Don’t Let International Law Become an Exotic Field Irrelevant for Lawyers…Seven Demands


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Don’t Let International Law Become an Exotic Field Irrelevant for Lawyers…Seven Demands
AfronomicsLaw Blog
Ziegler Andreas R
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Globalization and the current state of society demand a better understanding of the international aspects of problems and legal solutions available. Climate change, migration, poverty, terrorism, pandemics (like COVID-19) etc. require international cooperation, or at least a good understanding to what extent domestic solutions are affected by those taken in other countries. The recent mess created by nationalistic and protectionist measures showed too often the lack of knowledge regarding available mechanisms and coordination. This has weakened the relevance of the already challenged treaties and institutions (as core elements of international law) even more. This is not only true during the current crisis of multilateralism.
In view of the long tradition of European integration and close cooperation between European States, one might think that in Europe international law plays a more important role in the education of lawyers. This is astonishingly not entirely true. Many of these States have long traditions of nation-building that also influence the legal culture. The idea that the typically German or English system in training lawyers should be preserved and that the domestic legal systems needs to be protected often leads to a focus on outdated syllabi and a reluctance to integrate international law into the teaching. In this respect, even the importance of European Union law has little changed in the teaching and makes the problems described in this contribution as relevant to Europe as to most legal systems around the world. A recent study (Scoville and Berlin, 2019) holds that legal tradition and regional geography predict variation undermine accounts that attribute all differences to national needs or socio-political conditions, suggest a variety of new research questions and indicate that, in at least one area, inter-traditional and inter-regional socialization might be the most effective mechanism for harmonizing national practices and perspectives.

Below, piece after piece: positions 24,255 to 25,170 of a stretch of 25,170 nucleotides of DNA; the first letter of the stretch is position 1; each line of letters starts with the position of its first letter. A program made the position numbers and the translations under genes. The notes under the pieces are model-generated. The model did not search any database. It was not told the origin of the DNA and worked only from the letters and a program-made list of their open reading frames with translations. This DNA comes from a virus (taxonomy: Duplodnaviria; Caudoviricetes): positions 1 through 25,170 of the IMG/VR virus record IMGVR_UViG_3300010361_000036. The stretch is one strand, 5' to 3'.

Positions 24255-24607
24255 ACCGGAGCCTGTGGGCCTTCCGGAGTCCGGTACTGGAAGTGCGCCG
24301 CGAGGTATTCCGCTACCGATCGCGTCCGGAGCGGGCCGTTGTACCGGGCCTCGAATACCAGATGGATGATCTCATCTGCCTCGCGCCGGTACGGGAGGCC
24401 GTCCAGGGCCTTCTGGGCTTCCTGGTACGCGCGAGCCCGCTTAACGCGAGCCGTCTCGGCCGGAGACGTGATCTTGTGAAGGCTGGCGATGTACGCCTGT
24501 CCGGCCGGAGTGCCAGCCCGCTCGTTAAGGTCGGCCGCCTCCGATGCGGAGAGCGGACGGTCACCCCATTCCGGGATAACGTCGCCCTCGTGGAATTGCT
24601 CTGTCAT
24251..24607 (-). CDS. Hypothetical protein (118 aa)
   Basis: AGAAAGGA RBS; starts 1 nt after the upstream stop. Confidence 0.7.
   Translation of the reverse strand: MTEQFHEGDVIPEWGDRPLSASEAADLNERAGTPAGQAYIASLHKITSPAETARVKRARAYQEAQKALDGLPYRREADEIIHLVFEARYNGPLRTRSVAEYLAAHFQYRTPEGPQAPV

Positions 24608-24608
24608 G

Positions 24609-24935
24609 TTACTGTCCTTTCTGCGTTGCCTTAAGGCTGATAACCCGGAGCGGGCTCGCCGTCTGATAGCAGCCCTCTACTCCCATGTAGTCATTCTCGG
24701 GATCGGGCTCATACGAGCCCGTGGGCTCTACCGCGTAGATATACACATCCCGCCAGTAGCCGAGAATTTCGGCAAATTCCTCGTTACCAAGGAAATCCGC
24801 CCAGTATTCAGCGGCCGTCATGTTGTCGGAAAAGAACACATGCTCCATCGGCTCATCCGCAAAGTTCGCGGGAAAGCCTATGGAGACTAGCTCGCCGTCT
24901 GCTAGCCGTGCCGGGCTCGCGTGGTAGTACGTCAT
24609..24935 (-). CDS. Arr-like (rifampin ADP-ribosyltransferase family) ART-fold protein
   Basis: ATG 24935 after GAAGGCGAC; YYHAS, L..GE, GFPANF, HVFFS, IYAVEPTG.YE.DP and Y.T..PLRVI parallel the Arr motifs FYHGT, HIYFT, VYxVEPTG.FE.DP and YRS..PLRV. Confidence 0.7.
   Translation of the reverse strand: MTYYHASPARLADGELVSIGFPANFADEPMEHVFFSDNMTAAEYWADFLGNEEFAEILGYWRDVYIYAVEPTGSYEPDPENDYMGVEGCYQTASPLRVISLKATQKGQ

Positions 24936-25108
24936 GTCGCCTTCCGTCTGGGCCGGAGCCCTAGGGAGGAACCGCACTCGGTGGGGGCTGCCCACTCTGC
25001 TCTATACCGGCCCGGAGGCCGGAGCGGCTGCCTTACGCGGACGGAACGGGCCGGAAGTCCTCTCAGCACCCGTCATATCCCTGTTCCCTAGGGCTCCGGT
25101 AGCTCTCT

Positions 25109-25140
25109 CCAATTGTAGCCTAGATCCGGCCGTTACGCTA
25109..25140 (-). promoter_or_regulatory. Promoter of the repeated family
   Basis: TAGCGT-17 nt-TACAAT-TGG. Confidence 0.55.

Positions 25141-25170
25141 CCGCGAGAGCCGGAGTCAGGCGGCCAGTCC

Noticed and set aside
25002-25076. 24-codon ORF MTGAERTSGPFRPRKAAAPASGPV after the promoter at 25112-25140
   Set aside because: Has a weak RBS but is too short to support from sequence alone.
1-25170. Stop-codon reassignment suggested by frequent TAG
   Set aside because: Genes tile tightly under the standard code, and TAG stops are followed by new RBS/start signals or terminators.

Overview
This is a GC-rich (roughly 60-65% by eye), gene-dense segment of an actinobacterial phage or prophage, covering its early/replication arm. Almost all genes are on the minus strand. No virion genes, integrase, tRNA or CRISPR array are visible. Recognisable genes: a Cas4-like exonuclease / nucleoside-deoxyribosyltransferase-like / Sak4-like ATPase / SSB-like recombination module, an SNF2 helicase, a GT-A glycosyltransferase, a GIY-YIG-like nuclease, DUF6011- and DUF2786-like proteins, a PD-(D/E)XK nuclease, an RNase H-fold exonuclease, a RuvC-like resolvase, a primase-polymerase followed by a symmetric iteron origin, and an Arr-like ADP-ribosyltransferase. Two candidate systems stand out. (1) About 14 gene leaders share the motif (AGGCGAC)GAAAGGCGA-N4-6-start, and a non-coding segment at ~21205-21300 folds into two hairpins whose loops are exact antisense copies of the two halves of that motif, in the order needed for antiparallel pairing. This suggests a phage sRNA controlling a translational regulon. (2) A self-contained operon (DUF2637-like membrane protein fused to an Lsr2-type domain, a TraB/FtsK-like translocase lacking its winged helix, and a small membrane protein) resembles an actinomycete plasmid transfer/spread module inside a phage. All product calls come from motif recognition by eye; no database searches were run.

This is not a new finding, but it is surprising that we have never taught so much international law (and published in this field) and at the same time, we still do not ensure that every graduate in law has a sound understanding of international law (see e.g. ‘Teaching and Researching International Law in Asia’). The following recommendations have been tested also for Switzerland in a more extensive analysis.
A proper understanding of the complexities we face today relies—especially for lawyers –also on an understanding (concepts, language) of international and foreign law. In addition, universities must teach the skills to (quickly) find the information and assess it. This is best done through a good introduction to the foundations of international, European and comparative law and the respective skills (languages, research tools etc.) and the integration into all other courses in order to apply these skills and understand the specific international aspects of the various areas of law (private law, public law, criminal law etc.). This seems particularly important in the often less developed teaching of public law, most importantly when it comes to administrative law (in the large sense) such as taxation, health law, environmental law, migration law, economic law, financial law etc.
National Societies for International Law or regional law as well as all branches of the International Law Association (ILA) should urgently address the minimum requirements in this area and make appropriate recommendations to the relevant institutions. This is probably true for many university systems at this stage. The German Society for International Law and its resolutions (e.g. 2016) could serve as examples. It calls upon all those responsible in the German-speaking world to work towards ensuring that the basic elements of international law, private international law and comparative law become an integral part of basic legal training. At the regional level, the respective organizations like AAIL, ASIL, ESIL etc. could envisage a common initiative. The ILAs had undertaken such efforts in the past. Nowadays, the Global Network for International Law, a relatively recent informal body, could be also be a good forum. For Europe, the European Law Faculties Association has called upon members to improve standards (e.g. Resolution adopted at the Annual General Meeting in Turin 2019). Here are my suggestions for making international law reach a larger number of students:
international law, law school, university, education
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18/09/2020 7:25
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